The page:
Ryan Gilbey on film

As if you hadn't guessed already, it's now official. Independence Day has repeated its Stateside success over here and has notched up the UK's biggest weekend opening ever. You want the facts? pounds 6,824,163, including previews, in 434 cinemas. That's 40 per cent up on Jurassic Park's record (pounds 4,875,137). And way ahead of Batman Forever (pounds 4,714,153) and Mission: Impossible (pounds 4,161,780). And there are probably a million other records just waiting to be compiled for that forthcoming gold-embossed video boxed set with matching Independence Day mouthwash and flossing set. Aren't you just thrilled to bits? Mike Archibald, the chief booker for Odeon Cinemas UK, certainly is. "The figures speak for themselves," he says in a press release, "queues all around the cinemas, this is the blockbuster of the decade." And Bill Weir, the manager of the Odeon Leicester Square is equally chuffed: "These are the longest queues I have seen in the West End, with people camping out for tickets for the opening day."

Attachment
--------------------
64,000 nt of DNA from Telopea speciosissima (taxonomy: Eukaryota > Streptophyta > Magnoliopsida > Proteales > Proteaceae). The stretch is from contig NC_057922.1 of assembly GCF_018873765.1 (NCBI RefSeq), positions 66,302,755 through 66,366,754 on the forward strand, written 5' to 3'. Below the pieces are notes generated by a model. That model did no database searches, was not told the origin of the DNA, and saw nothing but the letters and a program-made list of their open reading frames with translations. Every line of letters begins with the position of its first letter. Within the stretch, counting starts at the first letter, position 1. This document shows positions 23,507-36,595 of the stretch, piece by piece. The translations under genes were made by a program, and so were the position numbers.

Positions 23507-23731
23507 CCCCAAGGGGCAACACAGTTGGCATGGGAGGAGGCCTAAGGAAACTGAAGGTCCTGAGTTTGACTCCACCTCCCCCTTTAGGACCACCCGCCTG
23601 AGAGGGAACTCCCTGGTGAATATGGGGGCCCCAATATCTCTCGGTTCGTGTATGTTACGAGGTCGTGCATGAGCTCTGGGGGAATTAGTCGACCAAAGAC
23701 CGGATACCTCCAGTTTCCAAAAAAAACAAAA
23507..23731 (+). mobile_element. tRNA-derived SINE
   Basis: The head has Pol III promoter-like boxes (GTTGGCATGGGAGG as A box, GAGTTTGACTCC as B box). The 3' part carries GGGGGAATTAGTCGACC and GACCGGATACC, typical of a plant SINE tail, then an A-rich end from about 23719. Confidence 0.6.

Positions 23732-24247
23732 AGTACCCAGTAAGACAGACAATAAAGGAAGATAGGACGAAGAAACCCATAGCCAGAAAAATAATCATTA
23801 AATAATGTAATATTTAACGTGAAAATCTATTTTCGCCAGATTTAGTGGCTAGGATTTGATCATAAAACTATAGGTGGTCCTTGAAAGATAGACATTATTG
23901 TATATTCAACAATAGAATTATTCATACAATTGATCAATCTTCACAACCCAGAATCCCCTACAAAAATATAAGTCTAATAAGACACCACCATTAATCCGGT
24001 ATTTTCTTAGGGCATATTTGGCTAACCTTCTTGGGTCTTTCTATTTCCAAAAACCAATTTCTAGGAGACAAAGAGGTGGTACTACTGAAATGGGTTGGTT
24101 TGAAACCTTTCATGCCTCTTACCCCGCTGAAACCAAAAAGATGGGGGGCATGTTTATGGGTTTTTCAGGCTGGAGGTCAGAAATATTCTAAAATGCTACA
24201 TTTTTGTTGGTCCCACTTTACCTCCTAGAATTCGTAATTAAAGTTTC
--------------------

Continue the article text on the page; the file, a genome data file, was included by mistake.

But then people will do anything won't they? People will put Bryan Adams at number one for 16 weeks. People will erect tents on pavements ready for the sales to start. People will do Mexican waves for heaven's sake. People are not to be trusted. This is not to damn Independence Day, which has had critical as well as public approbation. Or to complain that those people with their windcheaters and groundsheets in Leicester Square were necessarily dim. It's just to say that Christmas and summer can leave you positively concussed. It's the silly season, when profit subsumes all else and we are expected to bow at the altar of saturation advertising. The figures speak for themselves all right: they trumpet what's really important to the people in power, loud and clear.

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